The head of the International Monetary Fund, Christine Largarde, said Friday the world economy is entering a “dangerous new phase.” Lagarde is referring to a debt bubble, the likes of which the planet has never seen before, and the possibility that it could all unravel at any moment. Uncertainty over the debt crisis in Europe is what caused the Dow to crash more than 300 points at the end of last week. What is Lagarde going to do about the debt problem? Words: 1752
So says Greg Hunter (www.USAWatchdog.com) in an article* produced in its entirety. As editor of www.munKNEE.com (Your Key to Making Money!) this is the first time I have posted an article that did not need to be edited, abridged or reformatted to ensure a fast and easy read so it is presented below for your edification.
Hunter goes on to say:
A CNBC story reported,
“She warned that both advanced and emerging economies faced key economic challenges, and that governments must ‘act now’ to stop further contagion. ‘Policymakers should stand ready, as needed, to take more action to support the recovery, including through unconventional measures,’ Lagarde said.”
Lagarde is surely talking about revving up the global printing presses for more bailouts.
Meanwhile, the Germans are talking about letting countries like Greece go bankrupt. Another CNBC story yesterday said,
“Even senior figures in Merkel’s conservative Christian Democrats (CDU) are leaving open the possibility of default. ‘The way things are looking, you can no longer rule out a possible Greek restructuring,’ CDU budget expert Norbert Barthle told Reuters, when asked about a default or euro zone exit.”
So which is it? Will it be bailout or default? Who knows, maybe a little of both before it is all over. A post on Zerohedge.com Friday may give the answer. It reported,
“Wondering what is next for Europe? Don’t be. With Jurgen Stark, aka the last real hawk at the ECB, gone, here comes “the printing.” SocGen’s (Societe Generale) Dylan Grice explains. From SocGen: Suppose that Italy or Spain get caught up in the whirlwind like Greece, Ireland and Portugal, as threatened to happen last month. Maybe the Italian political situation deteriorates, maybe Ireland defaults, maybe Greece will go revolutionary, or maybe an ill-advised wayward comment from an influential European politician will spook markets and send them into renewed tailspin. We don’t know which of these will happen, if any. All we know is that these are some of the many plausible triggers for a further deterioration in this fragile situation.”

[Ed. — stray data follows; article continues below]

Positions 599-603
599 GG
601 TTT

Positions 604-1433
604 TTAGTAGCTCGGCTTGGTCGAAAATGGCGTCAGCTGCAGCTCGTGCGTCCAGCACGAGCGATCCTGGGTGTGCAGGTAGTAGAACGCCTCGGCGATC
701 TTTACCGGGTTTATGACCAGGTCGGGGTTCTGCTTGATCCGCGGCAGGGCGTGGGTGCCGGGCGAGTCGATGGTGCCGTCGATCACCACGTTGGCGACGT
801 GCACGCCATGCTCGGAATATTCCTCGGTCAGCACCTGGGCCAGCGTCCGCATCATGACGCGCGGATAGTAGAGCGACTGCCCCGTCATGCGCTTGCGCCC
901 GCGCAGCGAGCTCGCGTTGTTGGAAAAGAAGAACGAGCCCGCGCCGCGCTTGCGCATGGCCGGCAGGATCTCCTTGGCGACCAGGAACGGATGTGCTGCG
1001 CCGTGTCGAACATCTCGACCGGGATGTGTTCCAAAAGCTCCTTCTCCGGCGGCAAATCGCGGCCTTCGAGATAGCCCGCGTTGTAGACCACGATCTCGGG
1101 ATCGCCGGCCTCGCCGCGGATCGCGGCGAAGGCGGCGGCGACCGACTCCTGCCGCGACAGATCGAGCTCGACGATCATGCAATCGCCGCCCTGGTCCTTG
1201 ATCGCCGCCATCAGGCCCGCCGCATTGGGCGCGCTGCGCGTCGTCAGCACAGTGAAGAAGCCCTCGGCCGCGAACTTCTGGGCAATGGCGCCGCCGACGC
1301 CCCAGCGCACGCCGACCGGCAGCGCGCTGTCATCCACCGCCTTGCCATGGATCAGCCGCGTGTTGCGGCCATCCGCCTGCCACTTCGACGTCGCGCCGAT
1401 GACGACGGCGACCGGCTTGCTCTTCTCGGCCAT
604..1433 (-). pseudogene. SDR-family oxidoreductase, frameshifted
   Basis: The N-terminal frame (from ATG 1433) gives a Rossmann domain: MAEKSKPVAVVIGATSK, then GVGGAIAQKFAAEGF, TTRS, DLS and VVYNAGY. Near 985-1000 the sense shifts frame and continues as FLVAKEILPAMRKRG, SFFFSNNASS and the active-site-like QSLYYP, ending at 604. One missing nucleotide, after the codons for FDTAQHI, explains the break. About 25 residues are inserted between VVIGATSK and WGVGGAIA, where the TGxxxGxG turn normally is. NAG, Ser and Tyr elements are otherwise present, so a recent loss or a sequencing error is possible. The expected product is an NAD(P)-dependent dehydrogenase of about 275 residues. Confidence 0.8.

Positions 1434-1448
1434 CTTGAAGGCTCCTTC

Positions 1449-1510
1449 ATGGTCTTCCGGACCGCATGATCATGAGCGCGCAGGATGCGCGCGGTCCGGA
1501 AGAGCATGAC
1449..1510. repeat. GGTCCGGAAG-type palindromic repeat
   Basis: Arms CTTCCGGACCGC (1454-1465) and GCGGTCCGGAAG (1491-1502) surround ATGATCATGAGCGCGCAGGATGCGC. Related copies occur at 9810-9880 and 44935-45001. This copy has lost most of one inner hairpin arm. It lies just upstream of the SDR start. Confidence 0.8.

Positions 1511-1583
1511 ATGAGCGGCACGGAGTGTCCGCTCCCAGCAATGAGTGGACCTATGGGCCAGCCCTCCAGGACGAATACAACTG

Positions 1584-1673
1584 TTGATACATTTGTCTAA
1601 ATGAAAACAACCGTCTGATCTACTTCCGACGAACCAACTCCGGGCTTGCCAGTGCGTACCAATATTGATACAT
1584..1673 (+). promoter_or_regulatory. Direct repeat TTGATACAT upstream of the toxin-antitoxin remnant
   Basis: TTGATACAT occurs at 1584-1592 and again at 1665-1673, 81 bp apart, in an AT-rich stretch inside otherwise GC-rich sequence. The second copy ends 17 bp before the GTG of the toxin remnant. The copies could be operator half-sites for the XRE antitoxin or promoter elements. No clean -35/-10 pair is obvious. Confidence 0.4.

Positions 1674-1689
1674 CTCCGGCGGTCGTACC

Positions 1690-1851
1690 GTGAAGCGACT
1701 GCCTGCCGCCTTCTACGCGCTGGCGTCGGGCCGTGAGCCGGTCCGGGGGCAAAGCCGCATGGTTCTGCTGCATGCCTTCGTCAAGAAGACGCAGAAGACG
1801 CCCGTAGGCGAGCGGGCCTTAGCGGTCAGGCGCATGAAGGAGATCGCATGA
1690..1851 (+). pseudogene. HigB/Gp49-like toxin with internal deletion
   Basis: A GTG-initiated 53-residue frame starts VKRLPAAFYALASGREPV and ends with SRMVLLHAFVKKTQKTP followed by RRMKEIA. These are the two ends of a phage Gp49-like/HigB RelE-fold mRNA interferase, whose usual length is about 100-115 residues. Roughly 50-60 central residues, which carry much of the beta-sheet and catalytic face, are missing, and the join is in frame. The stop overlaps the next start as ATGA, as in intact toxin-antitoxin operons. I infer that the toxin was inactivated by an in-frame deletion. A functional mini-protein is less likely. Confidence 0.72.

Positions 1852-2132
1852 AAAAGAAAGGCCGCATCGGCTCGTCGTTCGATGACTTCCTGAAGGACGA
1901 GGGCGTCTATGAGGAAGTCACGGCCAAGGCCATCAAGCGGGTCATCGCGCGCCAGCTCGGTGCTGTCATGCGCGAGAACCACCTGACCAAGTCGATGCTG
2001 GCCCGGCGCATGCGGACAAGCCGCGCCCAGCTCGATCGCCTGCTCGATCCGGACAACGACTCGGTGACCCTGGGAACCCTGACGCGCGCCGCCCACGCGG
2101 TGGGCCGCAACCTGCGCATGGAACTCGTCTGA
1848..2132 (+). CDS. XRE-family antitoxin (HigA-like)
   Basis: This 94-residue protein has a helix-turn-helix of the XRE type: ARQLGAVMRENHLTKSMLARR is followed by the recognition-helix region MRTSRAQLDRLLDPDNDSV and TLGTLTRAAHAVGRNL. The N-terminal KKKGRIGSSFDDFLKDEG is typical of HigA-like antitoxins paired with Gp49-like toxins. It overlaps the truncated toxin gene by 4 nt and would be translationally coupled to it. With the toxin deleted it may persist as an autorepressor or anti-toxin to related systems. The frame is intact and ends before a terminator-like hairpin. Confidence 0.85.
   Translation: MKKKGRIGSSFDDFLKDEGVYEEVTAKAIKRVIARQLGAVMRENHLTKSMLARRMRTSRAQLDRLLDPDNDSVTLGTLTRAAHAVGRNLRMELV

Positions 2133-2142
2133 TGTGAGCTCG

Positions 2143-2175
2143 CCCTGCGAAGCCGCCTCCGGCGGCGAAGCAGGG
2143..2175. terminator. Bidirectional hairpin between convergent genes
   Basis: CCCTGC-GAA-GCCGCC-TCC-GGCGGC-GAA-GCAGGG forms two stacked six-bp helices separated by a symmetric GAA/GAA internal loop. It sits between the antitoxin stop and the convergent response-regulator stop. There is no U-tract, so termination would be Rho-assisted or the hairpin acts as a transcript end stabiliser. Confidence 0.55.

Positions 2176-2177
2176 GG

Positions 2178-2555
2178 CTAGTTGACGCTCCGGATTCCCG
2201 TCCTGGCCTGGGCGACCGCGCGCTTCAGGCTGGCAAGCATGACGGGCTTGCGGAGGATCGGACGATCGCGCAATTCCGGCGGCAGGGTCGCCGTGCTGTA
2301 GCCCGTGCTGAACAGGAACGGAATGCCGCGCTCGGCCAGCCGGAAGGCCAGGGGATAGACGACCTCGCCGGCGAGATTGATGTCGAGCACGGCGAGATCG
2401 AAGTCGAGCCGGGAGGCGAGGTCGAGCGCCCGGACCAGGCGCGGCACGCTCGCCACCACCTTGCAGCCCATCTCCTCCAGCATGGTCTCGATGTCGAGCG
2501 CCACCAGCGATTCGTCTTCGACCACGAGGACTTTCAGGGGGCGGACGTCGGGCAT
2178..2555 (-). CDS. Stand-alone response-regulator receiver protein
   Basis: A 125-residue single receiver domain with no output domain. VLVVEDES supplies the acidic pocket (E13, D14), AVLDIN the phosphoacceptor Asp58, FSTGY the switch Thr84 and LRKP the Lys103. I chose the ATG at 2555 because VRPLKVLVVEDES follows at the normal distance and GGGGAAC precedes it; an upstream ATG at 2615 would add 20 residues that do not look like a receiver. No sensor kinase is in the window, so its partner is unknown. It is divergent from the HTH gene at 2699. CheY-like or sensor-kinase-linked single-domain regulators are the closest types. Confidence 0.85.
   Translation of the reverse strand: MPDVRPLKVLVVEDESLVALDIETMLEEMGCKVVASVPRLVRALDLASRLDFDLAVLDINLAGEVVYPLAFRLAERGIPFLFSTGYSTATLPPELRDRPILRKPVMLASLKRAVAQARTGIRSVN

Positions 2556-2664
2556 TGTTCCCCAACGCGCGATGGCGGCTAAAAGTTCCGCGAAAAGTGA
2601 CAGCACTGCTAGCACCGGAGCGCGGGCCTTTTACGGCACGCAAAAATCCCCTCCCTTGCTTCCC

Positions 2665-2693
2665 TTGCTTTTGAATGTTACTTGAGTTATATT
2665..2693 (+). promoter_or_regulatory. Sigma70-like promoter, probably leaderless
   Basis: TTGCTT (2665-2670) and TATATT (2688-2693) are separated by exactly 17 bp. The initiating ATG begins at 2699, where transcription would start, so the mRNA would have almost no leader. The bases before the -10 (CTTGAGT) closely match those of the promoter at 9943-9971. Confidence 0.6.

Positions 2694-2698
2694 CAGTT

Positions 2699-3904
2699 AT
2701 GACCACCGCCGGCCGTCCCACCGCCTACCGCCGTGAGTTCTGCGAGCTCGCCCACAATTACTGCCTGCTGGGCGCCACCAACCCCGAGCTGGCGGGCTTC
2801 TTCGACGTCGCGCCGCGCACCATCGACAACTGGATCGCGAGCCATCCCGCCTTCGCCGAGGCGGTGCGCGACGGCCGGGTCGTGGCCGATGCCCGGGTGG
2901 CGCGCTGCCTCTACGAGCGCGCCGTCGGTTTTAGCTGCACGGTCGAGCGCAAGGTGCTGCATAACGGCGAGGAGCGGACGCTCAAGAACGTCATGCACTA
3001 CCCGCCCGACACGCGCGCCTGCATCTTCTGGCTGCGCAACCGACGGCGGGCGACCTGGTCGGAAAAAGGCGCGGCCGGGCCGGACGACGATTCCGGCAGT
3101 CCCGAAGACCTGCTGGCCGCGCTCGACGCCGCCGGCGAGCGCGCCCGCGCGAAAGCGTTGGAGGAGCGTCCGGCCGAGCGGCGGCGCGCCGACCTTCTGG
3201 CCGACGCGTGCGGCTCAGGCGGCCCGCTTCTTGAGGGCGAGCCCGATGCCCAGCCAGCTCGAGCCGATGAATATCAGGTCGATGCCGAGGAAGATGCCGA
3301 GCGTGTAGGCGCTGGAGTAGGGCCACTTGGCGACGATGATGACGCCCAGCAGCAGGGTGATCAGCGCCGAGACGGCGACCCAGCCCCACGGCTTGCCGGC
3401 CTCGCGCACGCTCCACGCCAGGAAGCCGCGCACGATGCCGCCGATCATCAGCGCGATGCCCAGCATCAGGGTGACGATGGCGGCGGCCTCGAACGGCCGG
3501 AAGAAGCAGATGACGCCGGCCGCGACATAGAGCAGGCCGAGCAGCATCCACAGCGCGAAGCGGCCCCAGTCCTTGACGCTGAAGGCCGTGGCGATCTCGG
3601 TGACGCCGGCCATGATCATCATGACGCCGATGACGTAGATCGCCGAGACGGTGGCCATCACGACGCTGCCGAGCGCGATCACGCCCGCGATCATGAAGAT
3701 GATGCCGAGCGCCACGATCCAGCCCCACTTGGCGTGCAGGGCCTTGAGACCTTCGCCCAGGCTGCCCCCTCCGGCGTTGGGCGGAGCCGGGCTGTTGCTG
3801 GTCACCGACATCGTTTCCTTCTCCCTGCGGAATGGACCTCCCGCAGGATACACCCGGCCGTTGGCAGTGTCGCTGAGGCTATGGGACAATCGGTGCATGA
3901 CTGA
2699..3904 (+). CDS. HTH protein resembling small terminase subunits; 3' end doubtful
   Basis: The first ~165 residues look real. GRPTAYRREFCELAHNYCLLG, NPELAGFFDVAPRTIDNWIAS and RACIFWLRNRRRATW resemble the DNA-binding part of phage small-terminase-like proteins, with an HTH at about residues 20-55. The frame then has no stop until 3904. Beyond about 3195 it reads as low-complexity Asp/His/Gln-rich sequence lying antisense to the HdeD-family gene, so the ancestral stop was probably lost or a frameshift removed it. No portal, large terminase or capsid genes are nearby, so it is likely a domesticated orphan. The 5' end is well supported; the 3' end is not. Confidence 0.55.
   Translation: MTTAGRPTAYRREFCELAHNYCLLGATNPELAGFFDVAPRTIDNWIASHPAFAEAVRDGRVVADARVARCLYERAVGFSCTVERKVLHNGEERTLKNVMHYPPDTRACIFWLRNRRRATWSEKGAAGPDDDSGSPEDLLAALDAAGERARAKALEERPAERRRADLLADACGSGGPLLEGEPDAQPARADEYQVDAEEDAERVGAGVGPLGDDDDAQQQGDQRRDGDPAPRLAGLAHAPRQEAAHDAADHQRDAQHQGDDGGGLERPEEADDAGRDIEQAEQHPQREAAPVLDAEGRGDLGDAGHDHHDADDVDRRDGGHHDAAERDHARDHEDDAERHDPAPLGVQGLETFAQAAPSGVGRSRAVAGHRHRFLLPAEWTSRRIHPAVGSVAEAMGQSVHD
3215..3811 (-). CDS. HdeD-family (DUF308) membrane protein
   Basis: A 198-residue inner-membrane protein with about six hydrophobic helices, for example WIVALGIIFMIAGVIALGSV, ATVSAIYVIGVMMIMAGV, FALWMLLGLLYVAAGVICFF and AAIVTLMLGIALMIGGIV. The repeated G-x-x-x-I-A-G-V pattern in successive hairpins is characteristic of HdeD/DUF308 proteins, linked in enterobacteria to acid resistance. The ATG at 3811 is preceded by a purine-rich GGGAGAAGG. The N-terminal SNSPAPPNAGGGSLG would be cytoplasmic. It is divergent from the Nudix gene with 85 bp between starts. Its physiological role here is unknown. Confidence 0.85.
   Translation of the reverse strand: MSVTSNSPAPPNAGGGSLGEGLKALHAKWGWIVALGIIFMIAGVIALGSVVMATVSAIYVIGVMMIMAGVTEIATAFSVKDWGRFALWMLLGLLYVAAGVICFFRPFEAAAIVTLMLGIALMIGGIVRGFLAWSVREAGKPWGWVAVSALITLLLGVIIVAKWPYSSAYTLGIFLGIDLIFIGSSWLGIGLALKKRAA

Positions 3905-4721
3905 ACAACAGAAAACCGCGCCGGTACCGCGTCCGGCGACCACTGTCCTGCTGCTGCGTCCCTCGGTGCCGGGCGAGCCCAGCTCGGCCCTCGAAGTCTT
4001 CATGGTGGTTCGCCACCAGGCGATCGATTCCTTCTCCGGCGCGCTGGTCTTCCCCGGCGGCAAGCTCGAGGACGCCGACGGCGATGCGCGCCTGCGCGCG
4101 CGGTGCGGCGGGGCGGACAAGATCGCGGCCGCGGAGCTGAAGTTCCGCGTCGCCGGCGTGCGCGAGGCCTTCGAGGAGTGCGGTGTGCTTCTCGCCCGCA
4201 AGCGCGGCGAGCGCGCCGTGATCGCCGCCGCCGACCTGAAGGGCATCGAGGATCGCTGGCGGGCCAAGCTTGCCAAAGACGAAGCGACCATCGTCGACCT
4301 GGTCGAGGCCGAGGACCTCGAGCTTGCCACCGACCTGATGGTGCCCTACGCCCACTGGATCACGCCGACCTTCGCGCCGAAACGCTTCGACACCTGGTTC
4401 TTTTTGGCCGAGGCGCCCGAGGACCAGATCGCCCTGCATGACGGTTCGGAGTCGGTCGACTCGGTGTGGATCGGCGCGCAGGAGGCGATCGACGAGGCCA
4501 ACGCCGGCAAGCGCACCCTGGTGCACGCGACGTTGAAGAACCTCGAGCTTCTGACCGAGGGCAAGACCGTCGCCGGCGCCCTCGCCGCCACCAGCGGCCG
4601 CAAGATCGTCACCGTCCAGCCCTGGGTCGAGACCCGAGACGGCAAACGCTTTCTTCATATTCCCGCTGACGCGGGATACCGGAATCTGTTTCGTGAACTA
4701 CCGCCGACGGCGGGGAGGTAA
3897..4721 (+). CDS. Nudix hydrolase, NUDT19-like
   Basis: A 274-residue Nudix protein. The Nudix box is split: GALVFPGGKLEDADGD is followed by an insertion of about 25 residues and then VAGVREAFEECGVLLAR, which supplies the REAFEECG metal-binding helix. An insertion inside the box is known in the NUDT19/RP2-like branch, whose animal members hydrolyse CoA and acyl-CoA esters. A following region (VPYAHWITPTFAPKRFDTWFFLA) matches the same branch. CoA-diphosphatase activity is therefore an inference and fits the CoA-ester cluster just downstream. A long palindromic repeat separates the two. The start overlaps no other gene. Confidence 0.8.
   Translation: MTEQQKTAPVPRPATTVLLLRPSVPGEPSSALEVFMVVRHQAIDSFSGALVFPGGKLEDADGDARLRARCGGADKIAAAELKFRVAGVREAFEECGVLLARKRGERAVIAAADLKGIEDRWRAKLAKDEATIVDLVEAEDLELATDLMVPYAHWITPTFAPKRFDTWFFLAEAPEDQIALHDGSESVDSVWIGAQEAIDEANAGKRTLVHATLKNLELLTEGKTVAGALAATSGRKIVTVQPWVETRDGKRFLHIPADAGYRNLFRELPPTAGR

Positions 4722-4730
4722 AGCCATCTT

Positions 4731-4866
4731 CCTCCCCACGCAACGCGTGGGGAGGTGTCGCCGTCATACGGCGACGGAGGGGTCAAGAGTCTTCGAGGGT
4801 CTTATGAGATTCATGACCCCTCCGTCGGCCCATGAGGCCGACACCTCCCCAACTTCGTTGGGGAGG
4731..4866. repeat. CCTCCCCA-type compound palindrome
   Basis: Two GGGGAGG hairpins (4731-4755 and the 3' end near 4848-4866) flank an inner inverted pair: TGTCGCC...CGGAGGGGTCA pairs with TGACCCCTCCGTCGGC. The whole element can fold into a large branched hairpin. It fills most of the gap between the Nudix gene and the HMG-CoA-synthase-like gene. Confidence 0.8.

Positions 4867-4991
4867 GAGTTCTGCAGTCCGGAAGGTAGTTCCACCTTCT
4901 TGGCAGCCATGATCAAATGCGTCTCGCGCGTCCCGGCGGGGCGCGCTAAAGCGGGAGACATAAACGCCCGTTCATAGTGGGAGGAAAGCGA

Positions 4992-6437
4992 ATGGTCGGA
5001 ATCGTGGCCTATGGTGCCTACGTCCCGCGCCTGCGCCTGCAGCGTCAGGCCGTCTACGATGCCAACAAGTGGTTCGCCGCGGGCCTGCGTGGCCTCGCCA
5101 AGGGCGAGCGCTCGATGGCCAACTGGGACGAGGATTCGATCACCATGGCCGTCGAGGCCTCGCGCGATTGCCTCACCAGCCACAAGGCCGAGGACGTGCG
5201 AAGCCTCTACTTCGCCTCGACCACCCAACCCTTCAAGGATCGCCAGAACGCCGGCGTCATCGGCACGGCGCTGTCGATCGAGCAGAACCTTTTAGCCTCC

That “fragile situation” would mean a panic set off by an impending debt implosion, but SocGen’s Grice says the powers will not allow it to happen. In the end, there will be a burst of money printing to stave off insolvency that has already infected many European banks.
Then, there is the absurd idea that Europe and America, for that matter, can “grow” their way out of the trillions of dollars of debt the western world has racked up. An Associated Press story on Friday said,
“The argument put forth by (Tim) Geithner and others is that the best deficit-reducer is growth: When the economy is humming, it offsets spending and drives down both the size and the proportion of deficits. Rather than trying to scrimp their way back to prosperity, world economies need to spend money to make money.”
The “spending” is code for printing money out of thin air, and “growth” is really code for inflation.
It looks like European banks will need some cash long before they can “grow” their way out of the tremendous debt they are in. Just last week, Deutsche Bank CEO Josef Ackermann said,
“It is an open secret that numerous European banks would not survive having to revalue sovereign debt held on the banking book at market levels.”
There are twenty Federal Reserve primary dealers of Treasury debt around the planet. Do you think the Fed will let a single one fail?
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Economist John Williams at Shadowstats.com says for the Federal Reserve “systemic failure is not an option.” The financial crisis in 2008 caused the Fed to dump $16 trillion into the world economy. Five trillion dollars was pumped into foreign banks alone to keep them afloat. In his latest report, Williams said,